s3://${DATA_BUCKET}/smart_hub_locations_csv/state=ct/
# sensor mapping data
aws s3 cp data/mappings/ \
s3://${DATA_BUCKET}/sensor_mappings_json/state=or/ \
–recursive
# electrical usage data
aws s3 cp data/usage/2019-12-21/ \
s3://${DATA_BUCKET}/smart_hub_data_json/dt=2019-12-21/ \
–recursive
aws s3 cp data/usage/2019-12-22/ \
s3://${DATA_BUCKET}/smart_hub_data_json/dt=2019-12-22/ \
–recursive
# electricity rates data
aws s3 cp data/rates/ \
s3://${DATA_BUCKET}/electricity_rates_xml/ \
–recursive

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step3.sh
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Confirm the contents of the DATA_BUCKET S3 bucket with the following command.

aws s3 ls s3://${DATA_BUCKET}/ \
–recursive –human-readable –summarize

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step3.sh
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There should be a total of (14) raw data files in the DATA_BUCKET S3 bucket.

2020-01-04 14:39:51 20.0 KiB electricity_rates_xml/2019_12_1575270000.xml
2020-01-04 14:39:46 1.3 KiB sensor_mappings_json/state=or/08ae3df798df8b90_1550908800.json
2020-01-04 14:39:46 1.3 KiB sensor_mappings_json/state=or/1c7e1f7df752663e_1559347200.json
2020-01-04 14:39:46 1.3 KiB sensor_mappings_json/state=or/b6a8d42425fde548_1568314800.json
2020-01-04 14:39:47 44.9 KiB smart_hub_data_json/dt=2019-12-21/08ae3df798df8b90_1576915200.json
2020-01-04 14:39:47 44.9 KiB smart_hub_data_json/dt=2019-12-21/1c7e1f7df752663e_1576915200.json
2020-01-04 14:39:47 44.9 KiB smart_hub_data_json/dt=2019-12-21/b6a8d42425fde548_1576915200.json
2020-01-04 14:39:49 44.6 KiB smart_hub_data_json/dt=2019-12-22/08ae3df798df8b90_15770016000.json
2020-01-04 14:39:49 44.6 KiB smart_hub_data_json/dt=2019-12-22/1c7e1f7df752663e_1577001600.json
2020-01-04 14:39:49 44.6 KiB smart_hub_data_json/dt=2019-12-22/b6a8d42425fde548_15770016001.json
2020-01-04 14:39:39 89.7 KiB smart_hub_locations_csv/state=ca/palo_alto_ca_1576742400.csv
2020-01-04 14:39:37 84.2 KiB smart_hub_locations_csv/state=co/denver_co_1576656000.csv
2020-01-04 14:39:44 78.6 KiB smart_hub_locations_csv/state=ct/stamford_ct_1576569600.csv
2020-01-04 14:39:42 91.6 KiB smart_hub_locations_csv/state=or/portland_metro_or_1576742400.csv
Total Objects: 14
Total Size: 636.7 KiB

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Lambda Functions

Next, package the (5) Python3.8-based AWS Lambda functions for deployment.

pushd lambdas/athena-json-to-parquet-data || exit
zip -r package.zip index.py
popd || exit
pushd lambdas/athena-csv-to-parquet-locations || exit
zip -r package.zip index.py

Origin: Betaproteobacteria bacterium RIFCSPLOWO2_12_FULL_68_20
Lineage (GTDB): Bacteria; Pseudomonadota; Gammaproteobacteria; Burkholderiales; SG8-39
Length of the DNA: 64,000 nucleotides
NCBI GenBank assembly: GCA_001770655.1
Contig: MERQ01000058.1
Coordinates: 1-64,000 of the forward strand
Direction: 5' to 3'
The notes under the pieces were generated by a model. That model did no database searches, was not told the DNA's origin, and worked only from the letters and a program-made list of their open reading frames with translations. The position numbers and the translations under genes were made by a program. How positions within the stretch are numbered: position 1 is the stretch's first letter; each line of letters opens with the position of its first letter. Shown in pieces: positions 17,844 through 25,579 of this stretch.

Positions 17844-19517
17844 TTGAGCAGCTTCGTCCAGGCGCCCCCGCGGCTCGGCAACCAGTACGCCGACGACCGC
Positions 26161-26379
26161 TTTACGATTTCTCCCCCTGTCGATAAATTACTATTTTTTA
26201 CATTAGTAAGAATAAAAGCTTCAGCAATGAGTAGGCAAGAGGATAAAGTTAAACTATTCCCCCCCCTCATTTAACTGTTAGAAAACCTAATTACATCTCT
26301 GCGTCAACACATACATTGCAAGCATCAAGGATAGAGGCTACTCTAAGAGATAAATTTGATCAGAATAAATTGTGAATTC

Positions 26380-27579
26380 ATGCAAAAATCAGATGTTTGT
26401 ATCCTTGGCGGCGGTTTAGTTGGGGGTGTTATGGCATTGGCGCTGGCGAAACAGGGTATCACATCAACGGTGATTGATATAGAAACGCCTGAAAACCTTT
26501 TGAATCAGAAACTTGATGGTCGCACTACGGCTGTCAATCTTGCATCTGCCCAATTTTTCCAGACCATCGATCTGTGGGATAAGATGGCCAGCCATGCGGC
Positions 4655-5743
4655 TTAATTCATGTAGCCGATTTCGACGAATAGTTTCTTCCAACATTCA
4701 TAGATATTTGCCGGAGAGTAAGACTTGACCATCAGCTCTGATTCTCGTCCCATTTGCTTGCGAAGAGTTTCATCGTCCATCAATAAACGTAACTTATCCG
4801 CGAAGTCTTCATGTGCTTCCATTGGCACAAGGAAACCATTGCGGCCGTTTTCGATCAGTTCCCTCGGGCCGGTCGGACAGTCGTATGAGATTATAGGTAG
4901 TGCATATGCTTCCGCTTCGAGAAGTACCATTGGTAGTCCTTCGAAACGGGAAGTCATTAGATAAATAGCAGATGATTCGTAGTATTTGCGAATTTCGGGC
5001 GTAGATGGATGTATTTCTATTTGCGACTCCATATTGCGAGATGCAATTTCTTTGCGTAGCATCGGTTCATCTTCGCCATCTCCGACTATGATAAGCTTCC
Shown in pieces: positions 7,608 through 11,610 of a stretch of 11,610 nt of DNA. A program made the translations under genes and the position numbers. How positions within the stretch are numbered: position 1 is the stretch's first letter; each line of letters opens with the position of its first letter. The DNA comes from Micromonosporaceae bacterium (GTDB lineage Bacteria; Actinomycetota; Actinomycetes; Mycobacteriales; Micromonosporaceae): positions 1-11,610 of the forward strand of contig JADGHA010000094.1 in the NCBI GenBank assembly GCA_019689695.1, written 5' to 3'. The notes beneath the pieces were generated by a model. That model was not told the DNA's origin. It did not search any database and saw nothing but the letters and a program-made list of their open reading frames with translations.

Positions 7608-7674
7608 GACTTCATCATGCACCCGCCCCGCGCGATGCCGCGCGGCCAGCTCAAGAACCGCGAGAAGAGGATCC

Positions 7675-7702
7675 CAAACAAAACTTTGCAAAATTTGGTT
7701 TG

popd || exit
pushd lambdas/athena-json-to-parquet-mappings || exit
zip -r package.zip index.py
popd || exit
pushd lambdas/athena-complex-etl-query || exit
zip -r package.zip index.py
popd || exit
pushd lambdas/athena-parquet-to-parquet-elt-data || exit
zip -r package.zip index.py
popd || exit

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step4.sh
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Copy the five Lambda packages to the SCRIPT_BUCKET S3 bucket. The ZIP archive Lambda packages are accessed by the second CloudFormation stack, smart-hub-serverless. This CloudFormation stack, which creates the Lambda functions, will fail to deploy if the packages are not found in the SCRIPT_BUCKET S3 bucket.

I have chosen to place the packages in a different S3 bucket then the raw data files. In a real production environment, these two types of files would be separated, minimally, into separate buckets for security. Remember, only data should go into the data lake.

aws s3 cp lambdas/athena-json-to-parquet-data/package.zip \
s3://${SCRIPT_BUCKET}/lambdas/athena_json_to_parquet_data/
aws s3 cp lambdas/athena-csv-to-parquet-locations/package.zip \
s3://${SCRIPT_BUCKET}/lambdas/athena_csv_to_parquet_locations/
aws s3 cp lambdas/athena-json-to-parquet-mappings/package.zip \
s3://${SCRIPT_BUCKET}/lambdas/athena_json_to_parquet_mappings/
aws s3 cp lambdas/athena-complex-etl-query/package.zip \
s3://${SCRIPT_BUCKET}/lambdas/athena_complex_etl_query/
aws s3 cp lambdas/athena-parquet-to-parquet-elt-data/package.zip \
s3://${SCRIPT_BUCKET}/lambdas/athena_parquet_to_parquet_elt_data/

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step5.sh
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Create the second ‘smart-hub-lambda-stack’ CloudFormation stack using the smart-hub-lambda.yml CloudFormation template. The template will create (5) AWS Lambda functions and (1) Lambda execution IAM Service Role.

aws cloudformation create-stack \
–stack-name smart-hub-lambda-stack \
–template-body file://cloudformation/smart-hub-lambda.yml \
–capabilities CAPABILITY_NAMED_IAM

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step6.sh
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At this point, we have deployed all of the AWS resources required for the demonstration using CloudFormation. We have also copied all of the raw CSV-, XML-, and JSON-format data files in the Amazon S3-based data lake.

AWS Glue Crawlers